When you name a movie Hit & Run (H&R), viewers expect to be shocked by high velocity racing scenes, big name stars, and enough laughter to keep them interested. What’s actually delivered is a movie that will both surprise and catch you completely off guard, for what that’s worth. I have decided that a better name for this film would be simply, Run.
H&R revolves around a couple from a small town. Annie (Kristen Bell) and Charlie (Dax Shepard) seem to have a cozy life together and a fun relationship. When Annie is offered a big job opportunity in Los Angeles, we quickly find out that Charlie is in the Witness Protection Program. Throwing caution to the wind, Charlie determines that his girlfriend is more important to him than his safety, and decides to move with her to the one place in America where his life is in jeopardy. Throw in a long road trip, a wacky band of criminals (including Bradley Cooper), a phone app called Pounce, fast cars, a crazed ex-boyfriend, and a bumbling US Marshall (Tom Arnold), and you’ve got a recipe for antics galore.
Actually, I take that back. ‘Antics’ really isn’t the word for it. Nothing about H&R was remotely crazy, creative, or even fun. It is a stretch to call this one a ‘comedy’ or an ‘action movie’. The entire movie took place on the road to LA, and most of that took place in the car, focused on the relationship between Charlie and Annie. Annie didn’t know why Charlie was in Witness Protection or even what his real name was. After an hour of no substantial events happening beside an examination of how important trust is in a relationship, I couldn’t wait for the end to come.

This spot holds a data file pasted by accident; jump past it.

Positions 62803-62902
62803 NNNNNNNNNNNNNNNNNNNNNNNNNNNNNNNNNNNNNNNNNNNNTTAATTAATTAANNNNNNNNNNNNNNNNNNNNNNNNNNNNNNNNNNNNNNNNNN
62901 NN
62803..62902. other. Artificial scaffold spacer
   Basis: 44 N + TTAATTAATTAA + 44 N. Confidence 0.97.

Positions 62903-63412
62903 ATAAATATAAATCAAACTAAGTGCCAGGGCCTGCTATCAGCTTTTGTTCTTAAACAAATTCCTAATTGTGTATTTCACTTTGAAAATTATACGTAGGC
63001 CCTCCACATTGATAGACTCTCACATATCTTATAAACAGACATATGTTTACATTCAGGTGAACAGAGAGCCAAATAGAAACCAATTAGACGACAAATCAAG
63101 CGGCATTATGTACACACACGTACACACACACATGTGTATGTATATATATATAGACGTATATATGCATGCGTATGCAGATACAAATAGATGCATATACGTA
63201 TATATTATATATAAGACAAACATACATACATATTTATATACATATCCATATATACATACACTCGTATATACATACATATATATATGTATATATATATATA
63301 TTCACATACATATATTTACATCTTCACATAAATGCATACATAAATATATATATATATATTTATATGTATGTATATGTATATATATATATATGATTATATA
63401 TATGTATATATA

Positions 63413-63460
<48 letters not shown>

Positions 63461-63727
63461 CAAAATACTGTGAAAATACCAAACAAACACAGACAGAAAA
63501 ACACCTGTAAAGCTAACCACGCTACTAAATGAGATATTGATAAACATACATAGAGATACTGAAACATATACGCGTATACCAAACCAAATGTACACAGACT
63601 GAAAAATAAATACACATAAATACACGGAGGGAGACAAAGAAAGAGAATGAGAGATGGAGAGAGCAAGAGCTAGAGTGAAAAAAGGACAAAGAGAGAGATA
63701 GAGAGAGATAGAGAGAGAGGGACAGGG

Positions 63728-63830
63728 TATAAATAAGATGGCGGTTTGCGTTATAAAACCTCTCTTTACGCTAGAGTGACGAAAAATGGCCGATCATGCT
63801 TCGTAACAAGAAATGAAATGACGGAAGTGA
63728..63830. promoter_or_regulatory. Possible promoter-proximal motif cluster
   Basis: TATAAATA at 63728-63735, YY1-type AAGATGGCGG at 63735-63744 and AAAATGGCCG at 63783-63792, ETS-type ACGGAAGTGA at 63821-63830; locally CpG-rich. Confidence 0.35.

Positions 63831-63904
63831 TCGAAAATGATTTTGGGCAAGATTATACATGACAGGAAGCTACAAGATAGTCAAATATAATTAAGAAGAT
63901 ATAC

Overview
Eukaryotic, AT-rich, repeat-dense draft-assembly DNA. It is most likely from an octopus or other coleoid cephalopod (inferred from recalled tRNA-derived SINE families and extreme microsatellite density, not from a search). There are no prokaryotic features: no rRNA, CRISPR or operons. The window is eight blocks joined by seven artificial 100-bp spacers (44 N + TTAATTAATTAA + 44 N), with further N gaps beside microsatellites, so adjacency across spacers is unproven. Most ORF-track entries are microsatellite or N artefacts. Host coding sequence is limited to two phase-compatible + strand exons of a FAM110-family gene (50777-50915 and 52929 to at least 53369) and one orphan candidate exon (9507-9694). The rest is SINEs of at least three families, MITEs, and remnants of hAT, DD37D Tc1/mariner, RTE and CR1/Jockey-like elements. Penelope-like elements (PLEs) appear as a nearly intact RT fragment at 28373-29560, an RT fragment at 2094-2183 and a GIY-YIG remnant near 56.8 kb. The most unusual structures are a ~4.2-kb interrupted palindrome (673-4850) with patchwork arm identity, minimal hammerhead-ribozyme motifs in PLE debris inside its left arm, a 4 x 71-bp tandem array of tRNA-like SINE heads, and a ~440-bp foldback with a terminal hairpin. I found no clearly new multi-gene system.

Dax Shepard not only starred in this one, by he also wrote and co-directed it. He admits that his inspiration came from Bandit, and while you can see hints of that in H&R, it proved to be beyond his reach. Admittedly, Bell and Shepard are entirely tuned in to each other throughout the film, which is a blessing in this age of severely manufactured chemistry. It doesn’t hurt that the two of them are dating in real life. It’s no surprise that Tom Arnold really hams it up as the Marshall charged with keeping Charlie safe. Between his take on the character and what was written for him, he was so incredibly annoying to watch, that it takes you out of the film completely. Cooper did his thing, and while he portrayed his bank robber character to a tee, again it was the writing that fell short.
In fact, everything that was wrong with this movie had to do with the writing. There were a couple of fabulously shot segments, and genuinely funny moments of situational humor, but everything else just dragged. H&R preferred chattiness to momentum, making the viewer desperate to “turn the car around” if there was anymore talking. It felt as though Dax was trying to pull off a bit of Coen Brothers flair by having internally conflicted characters, but it just fell flat. Hit & Run was simply trying too hard to be interesting and quirky, and leaving us bored and frustrated in it’s wake. The best part of the film was the soundtrack. Overall, H&R seems like an incredibly boring excuse for a few actors to drive fast, do mild racing stunts, and call that a movie.
I give Hit & Run 1 “Lemon Party” out of 5.
by Rachael Edwards